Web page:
Tennessee Bureau of Investigation Opposes Permitless Carry

Tennessee Bureau of Investigation Opposes Permitless Carry
(Philadelphia Police Department via AP)

The state of Tennessee has a good chance of passing constitutional carry this year. After all, the state legislature is heavily Republican and the governor has made this one of his legislative priorities. If nothing else, lawmakers will back the bill simply to make sure the governor owes them a favor or two.

Constitutional carry is the big want for most state-level gun rights groups, too. Once you have constitutional carry in a state, you’ve probably got plenty of support for any other pro-gun measure you care to name.

Yet in Tennessee, there’s one group that doesn’t seem to be on board with the governor’s plan.

Members of the state senate judiciary committee Tuesday heard testimony from the Tennessee Bureau of Investigation on reservations about proposed legislation to allow permit-less handgun carrying in the state.

Permit-less or “Constitutional” carry legislation passed a key committee in Nashville, leading to those 21 or older to be able to carry handguns without a permit. The state senate judiciary committee approved an amendment to the original bill proposed by Gov. Bill Lee.

The amendment stipulates that a person be 21 years old to carry a handgun, unless they are 18 and honorably discharged or retired from the Armed Forces. Those on active duty or members of the National Guard would also be allowed to carry guns without permits.

The TBI opposed the bill, pointing to the nearly 5,500 people who were excluded from permits or had their permits revoked in 2020.

At the senate judiciary committee, TBI Senior Policy Advisor Jimmy Musice offered testimony to this point.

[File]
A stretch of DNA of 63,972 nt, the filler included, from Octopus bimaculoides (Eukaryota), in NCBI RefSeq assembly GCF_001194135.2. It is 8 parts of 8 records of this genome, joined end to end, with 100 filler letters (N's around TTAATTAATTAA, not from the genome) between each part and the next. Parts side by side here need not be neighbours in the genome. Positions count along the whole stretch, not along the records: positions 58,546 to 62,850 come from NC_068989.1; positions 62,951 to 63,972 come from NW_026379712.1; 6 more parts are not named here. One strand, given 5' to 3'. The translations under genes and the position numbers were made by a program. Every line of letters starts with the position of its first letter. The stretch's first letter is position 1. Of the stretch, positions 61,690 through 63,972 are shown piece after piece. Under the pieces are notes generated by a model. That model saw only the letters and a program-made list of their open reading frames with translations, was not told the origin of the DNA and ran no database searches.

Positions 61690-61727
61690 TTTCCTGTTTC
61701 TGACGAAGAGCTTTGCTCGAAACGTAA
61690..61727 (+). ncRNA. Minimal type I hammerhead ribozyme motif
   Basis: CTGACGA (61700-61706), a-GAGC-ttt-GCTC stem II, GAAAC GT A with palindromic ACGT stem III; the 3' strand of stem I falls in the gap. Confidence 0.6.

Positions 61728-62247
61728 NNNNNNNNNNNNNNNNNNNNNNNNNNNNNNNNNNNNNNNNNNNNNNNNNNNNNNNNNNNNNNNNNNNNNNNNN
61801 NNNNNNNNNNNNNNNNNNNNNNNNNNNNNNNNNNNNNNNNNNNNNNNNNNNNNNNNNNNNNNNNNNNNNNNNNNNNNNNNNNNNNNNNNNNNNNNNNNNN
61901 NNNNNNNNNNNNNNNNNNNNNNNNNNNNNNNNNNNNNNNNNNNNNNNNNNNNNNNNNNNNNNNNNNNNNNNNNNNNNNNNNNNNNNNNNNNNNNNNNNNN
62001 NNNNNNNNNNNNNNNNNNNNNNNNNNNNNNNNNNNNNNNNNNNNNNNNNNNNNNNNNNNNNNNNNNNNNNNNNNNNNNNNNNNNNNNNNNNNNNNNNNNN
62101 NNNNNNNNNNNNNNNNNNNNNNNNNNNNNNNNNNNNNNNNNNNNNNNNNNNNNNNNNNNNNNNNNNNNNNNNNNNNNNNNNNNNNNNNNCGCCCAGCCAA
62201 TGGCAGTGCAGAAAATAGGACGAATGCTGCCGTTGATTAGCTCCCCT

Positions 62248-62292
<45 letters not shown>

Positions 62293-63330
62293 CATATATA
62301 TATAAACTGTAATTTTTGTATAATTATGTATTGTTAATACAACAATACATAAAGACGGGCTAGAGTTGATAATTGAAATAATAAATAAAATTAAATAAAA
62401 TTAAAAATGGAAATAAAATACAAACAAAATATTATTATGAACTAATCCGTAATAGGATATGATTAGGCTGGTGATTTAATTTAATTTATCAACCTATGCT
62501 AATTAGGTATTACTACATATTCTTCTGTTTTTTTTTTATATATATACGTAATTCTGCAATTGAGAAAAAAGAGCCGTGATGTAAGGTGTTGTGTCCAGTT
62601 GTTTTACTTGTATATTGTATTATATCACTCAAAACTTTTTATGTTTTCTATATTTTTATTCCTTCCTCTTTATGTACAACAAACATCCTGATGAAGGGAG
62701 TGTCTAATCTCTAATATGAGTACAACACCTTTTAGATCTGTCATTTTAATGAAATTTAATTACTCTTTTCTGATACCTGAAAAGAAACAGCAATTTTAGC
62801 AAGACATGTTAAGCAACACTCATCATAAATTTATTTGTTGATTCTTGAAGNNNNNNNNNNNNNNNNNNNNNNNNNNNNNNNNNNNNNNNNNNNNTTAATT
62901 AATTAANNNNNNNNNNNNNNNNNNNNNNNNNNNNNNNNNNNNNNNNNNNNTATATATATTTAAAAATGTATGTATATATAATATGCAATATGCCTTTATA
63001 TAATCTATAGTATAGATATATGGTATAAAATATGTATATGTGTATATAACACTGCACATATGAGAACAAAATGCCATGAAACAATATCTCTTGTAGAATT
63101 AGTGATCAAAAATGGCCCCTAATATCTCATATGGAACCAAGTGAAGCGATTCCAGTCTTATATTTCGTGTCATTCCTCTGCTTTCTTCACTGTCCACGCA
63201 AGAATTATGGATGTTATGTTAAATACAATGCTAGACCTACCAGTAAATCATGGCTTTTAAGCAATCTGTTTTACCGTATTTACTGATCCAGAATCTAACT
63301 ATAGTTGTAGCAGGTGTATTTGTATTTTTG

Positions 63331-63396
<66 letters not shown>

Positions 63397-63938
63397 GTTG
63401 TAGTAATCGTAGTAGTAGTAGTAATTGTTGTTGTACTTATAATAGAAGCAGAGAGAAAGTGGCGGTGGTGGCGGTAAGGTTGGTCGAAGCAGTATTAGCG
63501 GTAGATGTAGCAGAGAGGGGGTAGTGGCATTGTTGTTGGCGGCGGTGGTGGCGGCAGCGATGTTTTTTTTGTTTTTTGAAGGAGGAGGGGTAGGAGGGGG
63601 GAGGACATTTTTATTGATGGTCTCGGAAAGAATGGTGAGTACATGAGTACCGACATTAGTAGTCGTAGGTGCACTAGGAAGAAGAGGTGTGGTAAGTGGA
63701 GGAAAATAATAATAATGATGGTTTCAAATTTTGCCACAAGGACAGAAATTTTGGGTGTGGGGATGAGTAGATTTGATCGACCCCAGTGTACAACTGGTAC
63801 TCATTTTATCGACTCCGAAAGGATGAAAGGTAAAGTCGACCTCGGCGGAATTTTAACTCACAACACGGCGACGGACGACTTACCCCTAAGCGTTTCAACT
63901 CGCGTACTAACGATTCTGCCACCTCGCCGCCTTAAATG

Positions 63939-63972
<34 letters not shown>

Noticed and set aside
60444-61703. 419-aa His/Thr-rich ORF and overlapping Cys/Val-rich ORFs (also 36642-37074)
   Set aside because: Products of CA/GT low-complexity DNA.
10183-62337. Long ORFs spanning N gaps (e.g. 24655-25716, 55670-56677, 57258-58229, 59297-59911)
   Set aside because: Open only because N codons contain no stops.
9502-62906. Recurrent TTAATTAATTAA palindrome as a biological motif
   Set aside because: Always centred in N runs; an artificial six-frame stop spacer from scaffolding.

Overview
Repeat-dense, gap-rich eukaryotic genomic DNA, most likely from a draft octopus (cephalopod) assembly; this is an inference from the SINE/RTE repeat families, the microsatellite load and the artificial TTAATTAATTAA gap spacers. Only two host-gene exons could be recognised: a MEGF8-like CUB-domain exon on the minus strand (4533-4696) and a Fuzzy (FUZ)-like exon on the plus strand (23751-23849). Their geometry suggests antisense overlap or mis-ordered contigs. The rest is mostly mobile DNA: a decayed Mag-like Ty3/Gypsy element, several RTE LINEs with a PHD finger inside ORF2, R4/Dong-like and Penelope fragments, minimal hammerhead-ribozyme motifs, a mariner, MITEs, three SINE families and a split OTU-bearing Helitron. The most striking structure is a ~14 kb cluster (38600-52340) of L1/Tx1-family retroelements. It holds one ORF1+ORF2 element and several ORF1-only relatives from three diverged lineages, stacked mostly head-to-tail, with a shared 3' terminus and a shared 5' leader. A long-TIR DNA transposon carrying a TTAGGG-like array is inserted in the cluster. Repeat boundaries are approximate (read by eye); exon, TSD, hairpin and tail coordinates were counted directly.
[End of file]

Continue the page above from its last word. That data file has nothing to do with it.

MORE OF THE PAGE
“We don’t have any issue, and support the underlying policy that those that are legally permissible to carry possess a firearm and to defend themselves. What we think, though, is that the permit process allows us to actually do that by knowing if that person is lawful,” Musice said.

The problem is that the permitting process creates an artificial barrier for those who can lawfully possess firearms to further exercise their constitutionally-protected right to bear arms. It basically requires that law-abiding citizens ask their rulers if they may carry their firearms.

Even in a shall-issue state, it’s still asking the government for permission.

As such, law-abiding citizens are forced to undergo a process to get a permit in order to do something they should have already been allowed to do. It delays people from being able to carry, thus putting law-abiding citizens at risk.

Imagine, if you will, someone has reason to believe they’re being targeted for some kind of crime. They see the same vehicles behind them on a regular basis, even if they’re not keeping a particular schedule or they’re varying up their routes to different places. They see people sitting in the same vehicles outside their home or business. Things like that.

The smart money says to carry a gun, yet permits legally bar these folks from doing so without undergoing the lengthy process required.

From the time someone applies for a permit and the time they actually get it, a whole lot can happen.

Meanwhile, those who don’t care about the laws? They operate under no such restriction. The TBI knows this. They just think being able to ask for a permit is somehow going to make the problems all better. It won’t.

It should be noted that a large number of states already have permitless carry and are dealing with the same issues without too much of a problem. The TBI just needs to learn to deal with it.